INTRO PHYS GEOG
INTRO PHYS GEOG GEOG 1111
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This 14 page Class Notes was uploaded by Conrad Pfeffer on Saturday September 12, 2015. The Class Notes belongs to GEOG 1111 at University of Georgia taught by Grundstein in Fall. Since its upload, it has received 118 views. For similar materials see /class/202196/geog-1111-university-of-georgia in Geography at University of Georgia.
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Date Created: 09/12/15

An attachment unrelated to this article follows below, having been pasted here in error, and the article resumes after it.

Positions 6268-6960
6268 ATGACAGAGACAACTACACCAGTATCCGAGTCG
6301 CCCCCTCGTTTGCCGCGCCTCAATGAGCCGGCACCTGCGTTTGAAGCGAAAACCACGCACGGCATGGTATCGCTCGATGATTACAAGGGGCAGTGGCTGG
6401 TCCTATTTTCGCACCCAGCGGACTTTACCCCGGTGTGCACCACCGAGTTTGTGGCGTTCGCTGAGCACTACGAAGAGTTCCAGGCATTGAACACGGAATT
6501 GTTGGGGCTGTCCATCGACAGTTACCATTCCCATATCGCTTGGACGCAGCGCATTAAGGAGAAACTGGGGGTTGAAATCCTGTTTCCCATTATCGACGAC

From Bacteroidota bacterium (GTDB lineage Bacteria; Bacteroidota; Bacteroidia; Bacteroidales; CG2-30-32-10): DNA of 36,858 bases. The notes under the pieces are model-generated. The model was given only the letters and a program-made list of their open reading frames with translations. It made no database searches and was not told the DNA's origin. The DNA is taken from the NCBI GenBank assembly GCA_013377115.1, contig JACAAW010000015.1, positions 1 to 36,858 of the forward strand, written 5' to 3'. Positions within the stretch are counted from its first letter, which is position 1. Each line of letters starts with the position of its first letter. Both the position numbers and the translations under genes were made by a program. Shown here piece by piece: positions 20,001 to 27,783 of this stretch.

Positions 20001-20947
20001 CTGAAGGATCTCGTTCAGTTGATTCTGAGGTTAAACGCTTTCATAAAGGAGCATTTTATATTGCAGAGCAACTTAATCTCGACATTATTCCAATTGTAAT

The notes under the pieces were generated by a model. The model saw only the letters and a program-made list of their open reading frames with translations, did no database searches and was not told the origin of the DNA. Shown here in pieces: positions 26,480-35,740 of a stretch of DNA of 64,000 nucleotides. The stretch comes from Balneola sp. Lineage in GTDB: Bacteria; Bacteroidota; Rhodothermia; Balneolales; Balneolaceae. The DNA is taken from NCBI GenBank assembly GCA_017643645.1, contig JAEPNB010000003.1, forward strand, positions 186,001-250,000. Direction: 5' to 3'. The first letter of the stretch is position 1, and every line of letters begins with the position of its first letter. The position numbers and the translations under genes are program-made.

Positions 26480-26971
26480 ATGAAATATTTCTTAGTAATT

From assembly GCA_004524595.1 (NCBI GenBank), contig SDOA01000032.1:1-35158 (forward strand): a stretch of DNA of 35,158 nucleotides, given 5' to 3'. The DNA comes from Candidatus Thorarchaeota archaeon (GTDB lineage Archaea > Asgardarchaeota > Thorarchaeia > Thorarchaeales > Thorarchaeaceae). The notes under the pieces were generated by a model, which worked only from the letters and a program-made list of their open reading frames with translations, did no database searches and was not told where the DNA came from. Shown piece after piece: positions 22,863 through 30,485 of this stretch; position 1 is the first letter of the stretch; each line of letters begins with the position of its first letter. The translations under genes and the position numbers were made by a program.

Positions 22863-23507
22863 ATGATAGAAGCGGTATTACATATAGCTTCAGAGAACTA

Geography 1111 Lab Extra Credit Exam Questions Who Any student that wishes to try toeam upto 5 additional percentage points on the nal exam That is half of a letter grade When Deadline is November 16111 at 2pm WhereEmail word doc to Richard ravercoeugaedu What Write upto 5 exam questions that are of an appropriate level of quality and dif culty for potential use as practice questions or in the nal exam The format and style must follow that used on the midterm exam see example questions included below Each question must be based on material from a different labthat we did during the second half ofthe semester lab exercises 56 8 10 12 13 amp 20In other words you cannot use the same lab for more than one question Credit will only be given if the question is considered as having both exam worthy quality and content by the lab instructor This means that you will need to spend some time and thought crafting high quality material You are encouraged to include charts tables illustrations and images when appropriate to best re ect exercises and information practiced in lab Most images can be easily found on the intemet give credit and include references site addresses etc Highlight the r Why This assignment is intended to aid you in studying and learning the material in preparation for the nal exam and for your personal knowledge later in life Examples 1 Aindicates how many units on the earth s surface is equal to one unit on a map SJ b Written scale c Graphic Scale d Verbal Scale e B and D UGA 11 1 File Title Read 123 and 4054 Introduction 1 Earth Systems Concepts a Systems theory Open Systems Closed systems System feedback System equilibrium We hear it a lot 1 Weather systems 1 Hurricanes 2 Midlatitude cyclones ii AC iii Plumbing iv River Wop057 H Systems a Set of interrelated components that exchange things 1 Physical systems exchange energy and matter b Energy the ability to accomplish work c Matter stuff substances made up of molecules and atoms HI Open system a Most natural systems not self contained b Inputs of energy and matter ow into and out of the system c Earth is an open system in terms of energy 1 Solar energy enters and heat energy leaves d Things came come in and go out the other side IV Closed system a Shut off from surroundings b Earth is a closed system for physical matter c Everything is self contained V Equilibrium inputs outputs a Not in eq climate change 7 more energy going into the system than coming out 7 no longer in eq 7 temps change over time b Natural systems try to maintain it VI Feedback outcome of an event acts to in uence the system the output feeds back as an inpu a Positive feedback outcome reinforces the process spirals it up promotes change DESTABILIZING 1 Water is good at absorbing energy heat trapping gas 7 water vapor means more energy is trapped in like a blanket 7that means its warmer 7 that makes it walmer b Negative feedback outcome cancels out the process resists change STABILIZING 1 Water vapor feedback 7 walmer holds more water vapor 7 means more clouds and that leads to increased albedo because of re ection 7 if it UGA 11 File Title re ects more sunlight it doesn t get to the surface 7 less energy to the sun leads to cooling VII Four spheres to model the earth system a Atmosphere b Hydrosphere c Lithosphere d Biosphere VIH Location and time on earth a Latitude 7 horizontal i Slightly fatter going horizontally than vertically 7 bulges at the equator 7 26 miles wider at the equator Position north or south of equator 39 Ranges 0 degrees at the equator to 90 degress north or S at the North or E E South Pole iv Other important latitudes 1 Equator at 0 2 Tropic of Cancer 23 12 degrees N 3 Arctic Circle 66 12 degrees N 4 Tropic of Capricorn 23 12 S 5 Antarctic Circle 66 12 degrees S b Longitude 7 vertical i Position east or west of Prime Meridian ii Ranges 0 to 180 degrees east or west i Prime Meridian is an arbitrary reference point 0 degrees longitude 7 Greenwich England International Date Line is 180 degrees 0 Prime Meridian and standard time IX GPS systems a Identify your latitude longitude and elevation i i lt EarthSun 39 quot 39 39 I Milky Way Galaxy H Sun a Major sources of earth s energy b Fusion of hydrogen atoms in the core c Earthsun relationships affect amount of energy received d Consider the temperature range in Athens i 80 in July and 40 in January 7 the difference would be smaller closer to the equator HI Earth Sun relationships 21 What does the earth do i Rotates on its axis 1 Causes daily diurnal rhythms 2 Affects winds and ocean currents a Coriolis force 3 Affects tides of large water bodies UGA 11 3 File Title ii Revolution about the Sun 1 Movement of earth around sun 2 Elliptical orbit 7 not perfectly circular quot Closer to the sun 7 Perihelion 7jan 3rd b Farther from the sun 7 Aphelion 7 July 3rd 3 365 1A days to orbit 21 Tropical Year 4 How would being farther from the sun result in it being hotter a Distance from the sun isn t the dominant factor in temperature changes b Summer vs winter i Location of the sun 7 how direct the suns rays are iii Axial Tilt 1 Explains the key differences between summer and winter 2 Earth is tilter at 23 12 degrees from the vertical 3 Through the year it affects a Angle sunlight strikes the earth b Amount of atmosphere the sunlight passes through 0 Amount of daylight hours 4 Solar angle 7 90 degrres vertical is when it is most intense 7 low solar angle is at 0 and least intense 21 Beam spreading explains this 7 in the summer the suns rays are more direct and intense and inthe winter they are distributed over a larger area b Beam depletion 7the atmosphere can absorb and re ect sun light c The more atmosphere the more absorption and re ection gt weaker sunlight iv Period of daylight 1 The amount of daylight hours changes a Longer days in the summer b Shorter in the winter 2 More daylight hours gt more energy a Longer days gt hot summers 3 Why do the daylight hours change a It has to do with the circle of illumination i Dividing line between night and day on the earth b It bisects the earth unequally v Seasons 1 Start of different seasons are the location of the earth that receive direct overhead rays 7 at equator is the start of our fall or spring 2 Summer 7 northern hempsphere tilted towards the sun 21 Equinox 7 equal day and night 7 not tilted towards or away from the sun 7 12 hours of day and 12 hours of night Winter 7 northern hemisphere tilted away from the sun Summer Solstice 7 June 2122 7 incoming solar energy greatest in Northern hemisphere 5 Autumnal Equinox 7 Sept 2223 7 incoming solar enrgy equal in PE UGA 11 4 File Title both hemispheres 7 temps hotter in Sept because there is a seasonal lag 7 it takes more time for the earth to cool down from summer to fall 6 Winter Solstice 7 Dec 2122 7 incoming solar energy greatest in southern hemimpshere 7 Vernal Equinox 7 Mar 2122 7 incoming solar energy equal in both hemispheres Pgs 6078 1 Our Present Atmosphere a Permanent Gases 7 same concentration of gases around the earth 7 don t vary over space and time i Nitrogen 7 78 ii Oxygen 7 21 b Variable Gases 7 important in terms of weather and climate 7 change over time and change over place to place 7 make up less than 1 of the atmosphere but play the dominant role in our weather and climate 1 Water vapor 1 Most abundant variable gas a 04 by volume 2 Hydrologic cycle a Clouds precipitation rain and snow 7 cycling of water 3 Energy balance a It s a greenhouse gas 7 in uences the exchange of energy between the earth and atmosphere ii Carbon dioxide 1 Small part of the atmosphere a 039 in 2011 b Parts Per Million ppm or 391 ppm 2 Supplied by a Plant and animal respiration b Decay of organic material c Volcanic eruptions d Burning of fossil fuels 3 Greenhouse gas and its increasing 4 Seasonal cycle 7 more plants leads to change in C02 5 Take measurements in Mauna Loa Hawaii 7 get them from ice cores iii Methane 1 Small proportion of the atmosphere 01 ppm or 17 ppb 2 Emitted a Domesticated cattle b As a byproduct of rice cultivation 0 Gas pipelines 3 More ef cient at trapping energy heat 7 greenhouse gas iv Ozone UGA 11 File Title C 1 In upper atmosphere stratosphere 7 O3 2 Absorbs lethal UV radiation from the sun 3 Ozone hole 4 Pollutant at the surface 5 CFCs break up ozone gt hole 6 Depletion consequences 21 Increased skin cancer b Increased cataracts 0 Increased immune system problems d Crop reduction effects on biosphere 7 Hole Remedies a Montreal Protocol 1987 7 international agreement to slowstop release of CFCs b CFC production has virtually ceased sinces early 1990s 0 But it will take 50100 years to reverse ozone depletion because chlorine molecules are very stable 8 Aerosols a Small solid particles and liquid droplets b From human and natural processes 0 Reduces visibility d Helps in cloud formation 7 surface for water to latch onto 7 pm causes health problems 7 fed government establishing thresholds v Particles vi CFCs Anthropogenic Pollution 1 Human caused air pollution ii Mainly from combustion of fossil fuels 1 Carbon monoxide 2 Nitrogen oxides 3 VOCs 7volatile organic compounds iii Photochemical smog 1 Pollutant gases nitrogen oxide and VOCs sunlight a Ozone 7 human health danger b PAN 7 bad for plants 11 Vertical Structure of the Atmosphere a b 0 P F Defme these levels based on changes in temperatures Lapse rate 7 change in temperature with height 7 when it increases termperature with height its an inversion In between each layer we have transition zones 7 tropopause stratopause mesopause Troposphere 1 Most of life on the planet exists and our weather takes place ii Temperatures decrease with height Stratosphere i Temps increase with height 7 inversion ii Concentration of ozone 7 ozone layer 7 forms here because there is aperfect balance between solar energy and air that provides the source UGA 11 File Title f Mesosphere i Temps decrease with height g Thermosphere i Temps increase with height h Temperature inversion 7 inversion under the surface leads to concentration 111 Atmospheric Pressure a Pressure force exterted by the atmosphere on a certain area b At sea level approx 15 lbsin 0 Density and atmospheric pressure 7 density massvolume Energy in the Earth e System 1 Energy a Energy is the ability to do work on some type of matter b Work is done on matter when it is pushed pulled or lifted 11 Energy Transfer Mechanisms a Conduction i Molecule to molecule transfers of energy 1 Most important near the surface ground b Convection i Convection rising and sinking air ie vertical motions ii Advection horizontally moving air wind iii Can transfer two types of energy 1 Sensible heat 7 heat that you can feel 2 Latent heat 7 hidden iv Transfers by mass movement of some uid v Important with uids 0 Radiation i Everything emits radiation ii Doesn t need some medium to move 1 Can travel through space 39 Consists of electromagnetic waves Different because it doesn t need something to ow through Describe radiation by wavelength 7 distance between two peaks 7 de nes the type of radiation it is 1 Long waves or short wavelengths with short distances 39 Wavelengths are small 1 Length described using micro meter a One millionth of a meter 2 Visible light 5 mm 3 Letter in textbook 2000 mm vii The amount and peak intensity may differ 111 The Electromagnetic Spectrum a Gamma Rays shorter b X Rays 0 Ultra Violet d e lt 2E S Visible Infrared UGA 11 7 File Title f Thermal Infrared g Microwave h Radio longer 1V We re focusing on a Ultraviolet b Visible 0 Near Infrared d Thermal Infrared V Radiation Laws 21 StefanBoltzmann law 7 the hotter an object the more radiation it emits b Wein s Law 7the hotter an object the shorter the wavelength of maximum intensity V1 Intensity and Wavelength Emitted 7 Earth and Sun a Solar shortwave radiation 1 Incoming solar radiation or insolation ji There are minor variations in solar output iii Sunspots 1 Greater number of sunspots brighter sun 2 Solar variation 71 3 Cycle 11 years iv Solar constant 1 The average amount of insolation at the top of the atmosphere at the mean EarthSun distance 2 Its about 1372 W m squared b Atmospheric In uences on insolation i As solar radiation passes through the atmosphere things happen to it ART 1 Absorbed 2 Re ected or Scattered 3 Transmitted ii These affect radiation received at the surface 0 Absorption i The assimilation of radiation by molecules of matter and its conversion from one form of energy to another ii The temperature of the absorbing surface increases d Scattering i The process where small particles de ect radiation into different directions ii Gives us blue skies 1 Scattering by air molecules Rayleigh iii Scattering by dust and haze Mie e Re ection and Albedo 1 Turns it back the way it was coming from 7 higher albedo means a more re ective surface ji Earth s average albedo is 31 31 of the energy coming from the sun gets re ected away and can t do any work f Clouds and Forcing i Re ect incoming shortwave radiation 7 cooling effect UGA 11 8 File Title ii Warming effect 7trap in longwave radiation g Fate of solar radiation 39 Clouds re ect 19 25 absorbed by atmosphere 39 6 scattered away 5 re ected by ground Earth albedo is around 30 39 Atmosphere absorbs 25 Surface absorbs 45 V11 Longwave radiation 7 given off by the earth atmosphere system 21 Radiation spectrum emitted by the EarthAtmosphere system b Atmospheric gases are selective absorbers i Important effect on the energy balance 0 Selective Absorbers i Visible light can go through the atmosphere without being effected much ji Traps in longwave radiation 7 water vapor methane carbon dioxide 7 more of the earth s energy is getting trapped d Greenhouse Warming 1 Traps in sunlight longwave radiation ii Car example 7 wavelengths can t travel through the windows e Greenhouse Effect 1 Greenhouse gases 7 water vapor carbon dioxide methane 7 natural phenomenon ii The earth absorbs shortwave radiation and reemits some back to the surface as longwave 7 it prevents some of the energy from escaping back to space and keeps the earth warmer than it would be iii No greenhouse 18 degrees C 1 Greenhouse 15 degrees C f Venus amp runaway greenhouse effect 1 Surface temperature 480 C or 900 F ii Why so hot 1 97 of atmosphere is C02 2 Compared to 038 on earth V111 Energy Transpfer between the surface and atmosphere a The atmosphere and surface continually exchange energy 1 Much is by absorption and emission of radiation ii Convection can also be important b Global Energy Balance 39 Globally over the course of a year there is an energy balance incoming outgoing What could happen if this were not the case 39 Earth gets 45 units enrg on balance 7 gets rid of that through longwave radiation and convection 7 over a long time we have stable temperatures Imbalances 1 Over a day or season a Daily more sunlight coming in and the earth is giving off radiation b Outgoing earth energy and incoming solar energy 7 energy sslt2E E E 2 UGA 11 9 File Title surplus of incoming solar energy means a temperature increase 0 The ocean and atmosphere help redistribute energy through convection 7 ocean currents are warm and some are cold 7 equalizes the imbalances 2 From place to place Essential Global Temperatures 1 Temperature a Measure of the average speed of atoms and molecules b Higher temperature gt faster average speeds 11 Temperature Scales a Fahrenheit b Celsius 1 Used in other countries 7 goes to 0 to 100 at the boiling point 7relative 0 point 0 Kelvin 1 Used by scientists because it has an absolute bottom value 7 0 kelvin means that molecules have stopped d Conversions i F 18C 32 ii C F32 18 iii K C 273 111 Thermometer Basics 21 Liquidinglass 7 mercury or alcohol 1 As temp goes up the material will expand indicating the higher temperature 7 cold conditions will ll it with alcohol b ElectricalElectronic i Sends current through and resistance changes it ii Resistance varies with the temperature c MinMax Thermometers 1 Special thermometers that measure the daily temperature ji Stored in an instrument shelter 7 shades them from direct sunlight 1 5 feet above ground 2 Over a natural surface grass 3 Well ventilated 4 Shaded d Automated Surface Observing Station ASOS 1V Air Temperature and the Human Body 21 We use derived variables for assessing human comfort 1 Wind chill 1 Temperature and wind speed ii Heat index 1 Temperature and relative humidity UGA 11 File Title V Annual Temperature Cycle V1 Principal Temperature Controls 21 Latitude 39 Lower latitude small range of temperatures with higher temps Higher lat larger range of temperatures with colder temperatures Averaged over the course of the year 7 the avg temp near the equator is higher because there is more energy available i Decreases as you move toward the poles b Altitude Higher altitude lower temperatures ji More vegetation in the lower altitude areas iii Lapse rate 7 change in temperature with height Cloud Cover Largescale circulation patterns can in uence cloud cover and thus temperature 1 Eg the Asian Monsoon Clouds and Radiation 1 They re ect away sunlight 7 reduces the maX temp because it prevents sunlight from reaching the surface 1 i39 i lt i c i ii 2 They also are selective absorbers and absorb longwave radiation 7 at night cloudly conditions make it warmer 7 reemits it to the surface 3 Daily Temp Range 7 clear vs cloudy d Land and Water 1 Land tends to heat up and cool down more quickly than water 1 Less evaporation 7 lower latent heat 7 less water 7 energy goes into making it hot instead of evaporating water 2 Surface is opaque 7 energy gets absorbed by the ground and concentrated heat 3 Land has a lower speci c heat 7 how much energy it takes to raise the temp of an object 4 Land has no mixing between layers Water conditions are more moderate 7 water warms and cools slowly 1 Greater evaporation 7 higher latent heat ii 2 Surface is transparent 3 Higher speci c heat 7takes more energy to raise its temperature 7 gets distributed over a larger area 4 Water has mobility and mixes in vast ocean currents 7 distributes the warmer water with the cooler water iii San Francisco vs Wichita 1 a Water and in Humidity Ocean and Freshwater Distribution All water 7 9722 in the oceans 7 salt water i Fresh 278 most is locked in ice sheets and glaciers climate change we re worried about them melting that feeds into sea level rise ii Atmosphere is important for weather and climate 03 UGA 11 File Title 2 Hydrologic Cycle L V Lquot V O V l V V 21 Movement of water winting and between earth and the atmosphere b We ll focus on the vapor state Atmospheric Humdity a Humdiity 7 a generic term for the amount of water vapor water in a gas phase present in the air b Humidity Measures i Absolute Humidity 1 Mass of water vapor in air g volume of air m3 2 Vapor density 3 Meterologics don t like to use this 7 humidity value can change 7 works for scientists near the ground ii Speci c Humidity 1 Mass of water vapor in air g total mass of air kg iii Mixing Ratio 1 Mass of water vapor in air g mass of dry air kg Dew Point Temperature 21 Dew point temperature 7 the temperature to which the air must be cooled with no change in pressure or moisture content for saturation of the air to occur b Works like termpature 7 if its high there is a lot of moisture in the air 7 over 65 F is humid and uncomfortable Vapor Pressure 21 The amount of atmospheric pressure exerted by water vapor molecules Saturation a The maximum amount of water that can exist in the atmosphere as a vapor at a given temperature i Occurs when evaporation condensation b We can look at saturation values for each of the measures of atmospheric humidity i Saturation Vapor Pressure 1 The higher the temperature the higher the saturation value 2 Its not linear 7 bigger changes at higher temperatures 7 as it gets hotter the capacity for moisture increases a Hotter the air the more capacity it has for water vapor 3 If air has a lot of energy it has a lot of energy to keep water in the gas state ii Saturation Speci c Humidity iii Saturation Mixing Ratio c To get clouds or fog or dew the air needs to be brought to saturation 7 this can be done b y i Adding moisture ii Mixing cold air with warm air 1 See your breath on a cold day iii Lowering the temperature 1 Most important for cloud formation Relative Humidity 21 RH actual amount capacity i Find capacity using a graph b RH SHSSH 100 spec humidity saturation spec humidity OR vapor pressure saturation vapor pressure UGA11 12 File Title Ratio of how much actual moisture there is to how much there is at a maximum It DOES NOT uniquely determine the amount of water vapor i Analogy 7 fuel gauge in a car 7 tells you how close you are to being full at the saturation point Can be useful for showing how close to saturation f Thisnumber can change if i You add moisture to the air 7 increases the number ii Increases if the air temperature changes goes down Humidity Instruments Hair Hygrometer i Bundled strands of human hair are held tightly between two brackets 7 mechanism to sense tension form hair strands ii Rotating drum and graph paper on which relative humidity readings are traced Sling Psychrometer i Two thermometers 7 wick on the end dipped in water ii When swung water evaporates from the wick cooling the wetbulb thermometer 7 dryer air results in lower temperature Stability and Lifting Mechanisms 1 Atmospheric Processes 21 Processes like fog clouds and precripitation involve getting the air to saturation b This can be done by adding moisture or by cooling the air to lower the capacity i Diabatic 1 Energy is added or removed from a system 2 Examples a Boiling water b Air that passes over a warm cold surface gains loses energy 3 Important for fog but not clouds 4 Any situation where temperature would change without the addition or subtraction of energy 7 has to do with pressure 7 tire compression example Adiabatic 1 Processes in which temperature changes but no heat is added or removed from the substance 7 doesn t take away energy 2 Most important process for cloud formation 3 First Law of Thermodynamics a Heating work done change in internal energy i When you add energy to something you heat it could go into work or changing temperature ii Work done expansion or contraction iii Change in internal energy temperature change b In Adiabatic heating 0 because there is no heat added or removed i 0 work done change in internal energy ii 7work done change in internal energy iii If you do work if something expands that leads to a decrease in temperature 7 contraction leads to an increase in internal energy 8 12 V so V m 7 V H 2 Lapse Rates 21 Change in temperature change in height UGA11 13 File Title L V 4 V b Two different lapse rates i Air parcel 1 Dry adiabatic lapse rate DAR a Unsaturated parcel may still contain moisture b Constant value 10 deg C km 391 7 every time it goes up a km it goes down 10 degrees 2 Most adiabatic lapse rate MAR a Varies with temperature and moisture content 0 3 9 deg 0 km391 b Always cools more slowly that DAR 3 Environmental Lapse Rate ELR a Lapse rate of surrounding air b Observed temperature distribution 0 It varies both over time and space 4 Parcel cooler than surrounding air sinks back to the surface 0 Importance 7 how the balloon to air changes to surrounding atmosphere 7 lapse rate helps you calc the temp of the surrounding atmosphere i Surrounding atmosphere Lifting Mechanisms a Air can be forced up and cooled adiabatically to saturation b Convergent lifting i EX 7 winds move from high to low pressure areas 7they come together and they get forced upwards 7 causes a cloud ii Cross owing winds 7 FL peninsula 7 Atlantic and Gulf 7 come together and force uplift c Convectional lifting i Air becomes less dense when it heats and it rises d Orographic lifting i Related to mountains 7 when air comes in contact with mtns it can t go through it and goes upwards 7cools down and may reach a saturation point to form a cloud ii Windward and leeward sides of mtns 7 winward side is clouds and precip 7 leeward side air gets forced down and warms up and evaporates the water and is no longer a cloud 7 tends to be dry e Frontal lifting i Air masses 7two types of air come together 7 warmer air gets displaced upwards and oats on top of the colder air 7 cold front example ii Two different types of air Atmospheric Stability a n V The air s susceptibility to uplift is called static stability i Sometimes its easily displaced unstable ii Other times it resists lifting stable We can access stability by comparing the parcel and surrounding air temperatures i Something that s hotter has a lower density and will rise ii Higher density will be stable because it wants to go to its original spot Conditionally unstable i Depends on whether the parcel is saturated or not 1 Ifthe ELR is in between the DAR and MAR 5 Stability can change